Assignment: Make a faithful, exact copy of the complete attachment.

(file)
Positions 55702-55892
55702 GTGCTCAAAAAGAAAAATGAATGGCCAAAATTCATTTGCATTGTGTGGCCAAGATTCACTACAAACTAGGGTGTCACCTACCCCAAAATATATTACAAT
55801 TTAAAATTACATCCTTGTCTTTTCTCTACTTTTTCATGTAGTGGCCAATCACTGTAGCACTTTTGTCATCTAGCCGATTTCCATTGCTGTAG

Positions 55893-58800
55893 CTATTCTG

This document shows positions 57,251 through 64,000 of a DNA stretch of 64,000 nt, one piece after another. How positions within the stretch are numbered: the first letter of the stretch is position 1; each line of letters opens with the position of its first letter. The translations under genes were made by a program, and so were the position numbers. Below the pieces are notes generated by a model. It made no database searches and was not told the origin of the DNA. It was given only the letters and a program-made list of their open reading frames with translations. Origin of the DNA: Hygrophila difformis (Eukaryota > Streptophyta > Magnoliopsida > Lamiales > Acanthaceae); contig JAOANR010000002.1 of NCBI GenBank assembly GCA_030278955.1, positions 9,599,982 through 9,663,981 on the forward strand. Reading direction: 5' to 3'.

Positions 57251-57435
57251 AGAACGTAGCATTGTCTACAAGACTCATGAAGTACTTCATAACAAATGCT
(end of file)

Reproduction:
Positions 55702-55892
55702 GTGCTCAAAAAGAAAAATGAATGGCCAAAATTCATTTGCATTGTGTGGCCAAGATTCACTACAAACTAGGGTGTCACCTACCCCAAAATATATTACAAT
55801 TTAAAATTACATCCTTGTCTTTTCTCTACTTTTTCATGTAGTGGCCAATCACTGTAGCACTTTTGTCATCTAGCCGATTTCCATTGCTGTAG

Positions 55893-58800
55893 CTATTCTG

This document shows positions 57,251 through 64,000 of a DNA stretch of 64,000 nt, one piece after another. How positions within the stretch are numbered: the first letter of the stretch is position 1; each line of letters opens with the position of its first letter. The translations under genes were made by a program, and so were the position numbers. Below the pieces are notes generated by a model. It made no database searches and was not told the origin of the DNA. It was given only the letters and a program-made list of their open reading frames with translations. Origin of the DNA: Hygrophila difformis (Eukaryota > Streptophyta > Magnoliopsida > Lamiales > Acanthaceae); contig JAOANR010000002.1 of NCBI GenBank assembly GCA_030278955.1, positions 9,599,982 through 9,663,981 on the forward strand. Reading direction: 5' to 3'.

Positions 57251-57435
57251 AGAACGTAGCATTGTCTACAAGACTCATGAAGTACTTCATAACAAATGCT